Late detection increases mortality rate in breast cancer in men

While most people commonly focus their attention to breast cancer awareness for women, they tend to forget or are unaware that men are at risk of breast cancer too.

“Because only 1 percent of all breast cancer affects men, it goes somewhat unnoticed by that gender due to the fact that they feel it is a ‘women’s issue’ and are less likely to concern themselves with this issue,” said Dianne Huggins, a community representative for the American Cancer Society.

ACS reported that even though breast cancer is a 100 times more common among women, there will be 1,720 new cases of male breast cancer this year alone.

ACS statistics also state that of the 41,430 people who will die from breast cancer in the United States, 460 of them will be men.

Tondria Carter is the registration and accounting chair for the FAMU Relay for Life planning committee, and she continues to keep herself updated on breast cancer knowledge.

“It’s very rare; it is a 5 percent chance,” Carter said.

The National Cancer Institute said just like women, males with breast cancer have lumps in their chest they also can feel. But men have the choice of taking several different biopsy tests, such as a needle, core and excisional biopsy, that will examine their breasts.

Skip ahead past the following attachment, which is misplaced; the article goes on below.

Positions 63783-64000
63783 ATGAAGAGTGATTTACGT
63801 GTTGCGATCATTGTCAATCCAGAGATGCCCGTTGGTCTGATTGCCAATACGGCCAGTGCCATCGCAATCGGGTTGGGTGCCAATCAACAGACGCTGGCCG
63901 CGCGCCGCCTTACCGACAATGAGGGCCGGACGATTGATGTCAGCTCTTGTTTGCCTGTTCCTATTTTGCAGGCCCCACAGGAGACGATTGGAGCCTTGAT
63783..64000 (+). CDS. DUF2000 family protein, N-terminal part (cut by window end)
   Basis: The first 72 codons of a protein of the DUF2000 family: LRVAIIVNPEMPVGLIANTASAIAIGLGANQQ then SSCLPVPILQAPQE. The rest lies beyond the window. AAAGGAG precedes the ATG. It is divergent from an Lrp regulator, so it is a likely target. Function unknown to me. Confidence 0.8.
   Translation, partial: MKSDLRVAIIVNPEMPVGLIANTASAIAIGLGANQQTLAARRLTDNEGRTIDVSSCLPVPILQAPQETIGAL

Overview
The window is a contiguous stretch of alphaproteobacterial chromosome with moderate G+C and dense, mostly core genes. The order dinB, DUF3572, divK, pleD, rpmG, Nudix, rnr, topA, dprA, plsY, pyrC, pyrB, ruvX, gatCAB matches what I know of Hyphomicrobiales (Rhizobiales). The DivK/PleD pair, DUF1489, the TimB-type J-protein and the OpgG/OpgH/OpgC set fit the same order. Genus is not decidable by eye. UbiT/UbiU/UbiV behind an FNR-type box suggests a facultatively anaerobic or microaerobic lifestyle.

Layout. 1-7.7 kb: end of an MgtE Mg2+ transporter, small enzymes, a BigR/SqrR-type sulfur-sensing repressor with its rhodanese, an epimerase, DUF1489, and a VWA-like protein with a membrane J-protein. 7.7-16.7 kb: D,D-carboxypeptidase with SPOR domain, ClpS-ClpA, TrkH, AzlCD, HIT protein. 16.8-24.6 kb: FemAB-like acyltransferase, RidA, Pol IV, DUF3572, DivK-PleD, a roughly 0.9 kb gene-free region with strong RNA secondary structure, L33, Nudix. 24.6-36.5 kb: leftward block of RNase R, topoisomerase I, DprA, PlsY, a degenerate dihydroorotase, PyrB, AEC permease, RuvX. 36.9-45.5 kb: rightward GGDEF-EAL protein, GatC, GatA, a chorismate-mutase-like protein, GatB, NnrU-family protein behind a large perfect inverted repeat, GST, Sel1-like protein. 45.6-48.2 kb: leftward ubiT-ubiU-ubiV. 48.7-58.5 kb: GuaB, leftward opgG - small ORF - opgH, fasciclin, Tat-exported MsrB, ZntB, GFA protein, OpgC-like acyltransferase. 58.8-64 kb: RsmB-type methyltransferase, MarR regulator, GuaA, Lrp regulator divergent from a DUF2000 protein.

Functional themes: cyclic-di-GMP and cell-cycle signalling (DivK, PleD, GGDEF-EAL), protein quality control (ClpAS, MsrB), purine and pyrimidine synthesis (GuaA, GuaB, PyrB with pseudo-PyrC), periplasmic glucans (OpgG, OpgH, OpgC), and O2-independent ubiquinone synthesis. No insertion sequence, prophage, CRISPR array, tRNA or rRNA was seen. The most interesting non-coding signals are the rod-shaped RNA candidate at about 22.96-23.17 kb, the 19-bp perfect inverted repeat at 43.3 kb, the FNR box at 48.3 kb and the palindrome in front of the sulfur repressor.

The NCI states that in the exams, doctors remove cells, tissues, or lumps to view them under a microscope to determine if anything is cancerous.

The NCI also explain that the survival for men with breast cancer is similar to that of women.

The diagnoses are the same, NCI states, but because breast cancer for men is sometimes diagnosed at a later stage, the disease in men may be less likely to be cured.

Researchers at the NCI said men at any age can develop breast cancer, but it is usually found in men between the ages of 60 and 70 years old.

However, experts at the NCI said men younger than 60 still need to focus on ways to prevent the cancer, especially if they have breast cancer in their family history.

Jeremy Caldwell, 20, an electronic engineering technology student from Chicago, said his mother died of breast cancer. He is one of the few who is aware that he too could be at risk of male breast cancer. Caldwell said he knows that since he has a family history of breast cancer, it is vital to regularly get check ups.

“I take great precautions and get test ran on me every year so I can prevent any kind of cancer because it does run in my family,” Caldwell said.

The ACS warns that all male breast cancers start close to the nipple and to be aware of the Paget’s Disease, which is where the breast cancer spreads to the skin of the nipple causing the nipple to be itchy, crusty, scaly or red.

Huggins also said that many men are not aware of male breast cancer because women are often the main targets in promoting breast cancer awareness. Huggins said she believes that everyone should be given the same amount of awareness because everyone is at risk.

“The predominant push in regards to education in this area has been toward women, because that is the area we can do the most amount of good number wise. Knowing your own body and how it changes is key for all type of individuals,” Huggins said.

Additional information on male breast cancer can be found at